Why Untreated ADHD Could Be Hurting Your Job Performance

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Have you been dealing with poor work performance? Do you struggle to meet deadlines, have trouble sustaining focus and have to force yourself to not procrastinate and almost always fail? If so, you probably spend a lot of time trying to compensate, apologize and even beat yourself up wondering what's wrong with you. After all, plenty of people who are just as smart as you are manage to get their work done, stay productive and they even get promotions. If it's possible for them, why does it seem so unreachable for you?
If you've had these problems, it may not be an indication that you need to crack down and work harder. It might mean that you have adult ADHD. For people in their 30's, it's very possible that ADHD symptoms that have been present your entire life aren't signs that you are lazy or a screw up, but signs that you have a very treatable disorder that makes it extremely difficult for you to excel in the workplace.
When I was a kid, children weren't as readily diagnosed with ADHD. Instead, children who had the worst problems were called "hyper" and parents thought that they would eventually grow out of it. The truth is that most people who have this disorder, whether diagnosed or not, rarely grow out of it. Instead, the hyperactivity that they showed as a child subsides, but the other issues of inability to focus and difficulty with memory and attention are still there.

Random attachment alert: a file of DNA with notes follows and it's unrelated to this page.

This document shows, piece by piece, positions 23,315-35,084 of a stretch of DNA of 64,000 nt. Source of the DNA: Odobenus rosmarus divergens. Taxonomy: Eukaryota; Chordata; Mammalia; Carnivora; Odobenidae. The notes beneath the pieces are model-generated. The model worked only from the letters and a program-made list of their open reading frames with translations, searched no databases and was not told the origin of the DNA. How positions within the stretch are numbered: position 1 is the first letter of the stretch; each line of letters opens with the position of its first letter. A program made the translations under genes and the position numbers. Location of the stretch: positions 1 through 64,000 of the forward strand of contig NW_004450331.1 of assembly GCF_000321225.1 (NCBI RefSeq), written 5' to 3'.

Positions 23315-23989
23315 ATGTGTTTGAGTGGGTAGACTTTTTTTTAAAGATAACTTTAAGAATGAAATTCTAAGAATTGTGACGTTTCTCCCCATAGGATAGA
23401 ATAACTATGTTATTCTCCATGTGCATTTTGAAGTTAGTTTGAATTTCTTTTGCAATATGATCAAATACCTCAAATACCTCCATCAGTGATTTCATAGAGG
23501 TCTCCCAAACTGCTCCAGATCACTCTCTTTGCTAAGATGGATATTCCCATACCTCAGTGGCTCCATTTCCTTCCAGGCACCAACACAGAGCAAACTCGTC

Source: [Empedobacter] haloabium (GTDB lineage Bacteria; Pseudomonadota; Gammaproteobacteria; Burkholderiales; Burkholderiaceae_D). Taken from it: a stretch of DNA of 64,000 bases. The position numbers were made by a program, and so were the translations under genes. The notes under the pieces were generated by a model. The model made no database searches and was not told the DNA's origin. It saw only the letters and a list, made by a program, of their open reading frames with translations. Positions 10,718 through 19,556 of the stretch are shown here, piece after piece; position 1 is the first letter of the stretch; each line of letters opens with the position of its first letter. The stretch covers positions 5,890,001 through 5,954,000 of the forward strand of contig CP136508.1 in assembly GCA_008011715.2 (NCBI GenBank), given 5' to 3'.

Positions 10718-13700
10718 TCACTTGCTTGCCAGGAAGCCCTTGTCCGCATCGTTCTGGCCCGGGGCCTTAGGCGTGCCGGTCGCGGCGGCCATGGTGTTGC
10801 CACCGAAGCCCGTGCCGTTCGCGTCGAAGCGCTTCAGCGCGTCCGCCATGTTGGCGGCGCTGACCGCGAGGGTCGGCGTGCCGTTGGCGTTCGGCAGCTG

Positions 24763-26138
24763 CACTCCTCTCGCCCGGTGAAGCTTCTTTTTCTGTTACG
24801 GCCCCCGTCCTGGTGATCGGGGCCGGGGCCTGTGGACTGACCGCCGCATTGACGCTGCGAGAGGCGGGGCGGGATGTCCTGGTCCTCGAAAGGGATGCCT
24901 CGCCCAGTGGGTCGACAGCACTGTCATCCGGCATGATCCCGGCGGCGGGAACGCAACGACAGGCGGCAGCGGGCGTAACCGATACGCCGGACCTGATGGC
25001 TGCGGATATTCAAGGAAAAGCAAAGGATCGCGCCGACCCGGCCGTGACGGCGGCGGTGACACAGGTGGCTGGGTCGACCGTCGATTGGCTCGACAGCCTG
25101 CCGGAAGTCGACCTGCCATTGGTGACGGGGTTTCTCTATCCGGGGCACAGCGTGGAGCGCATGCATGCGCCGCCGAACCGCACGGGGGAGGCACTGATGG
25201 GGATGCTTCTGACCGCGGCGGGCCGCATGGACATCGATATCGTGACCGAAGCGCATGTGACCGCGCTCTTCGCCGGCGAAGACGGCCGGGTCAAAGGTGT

If you suspect that you might have adult ADHD, the first thing you should do is make an appointment with a doctor who specializes in ADHD. In order to create a treatment plan that will work for you, you have to get tested and find out if this is actually your problem. There is no benefit in trying to diagnose yourself and create a treatment plan. For one, the most effective plans for dealing with adult ADHD involve medication and secondly, there are other issues that can present similar symptoms. Only your doctor can tell you for sure.
Once you know that you are dealing with ADHD, you can begin working on a treatment plan that will help you get your personal and professional life back on track. If you are diagnosed with ADHD and your doctor indicates that your symptoms are severe, the condition is recognized as a disability, and as such, you do have rights in the workplace. Of course, this doesn't mean that your ADHD diagnosis gives you a free pass to slack off and still keep your job. What it does mean is that you can request simple accommodations from your employer that will help you be more productive and work to your full capability.
Although you may not need to disclose your condition right away or ask for official accommodations, there are still some things you can do to lessen your symptoms and be more productive at work.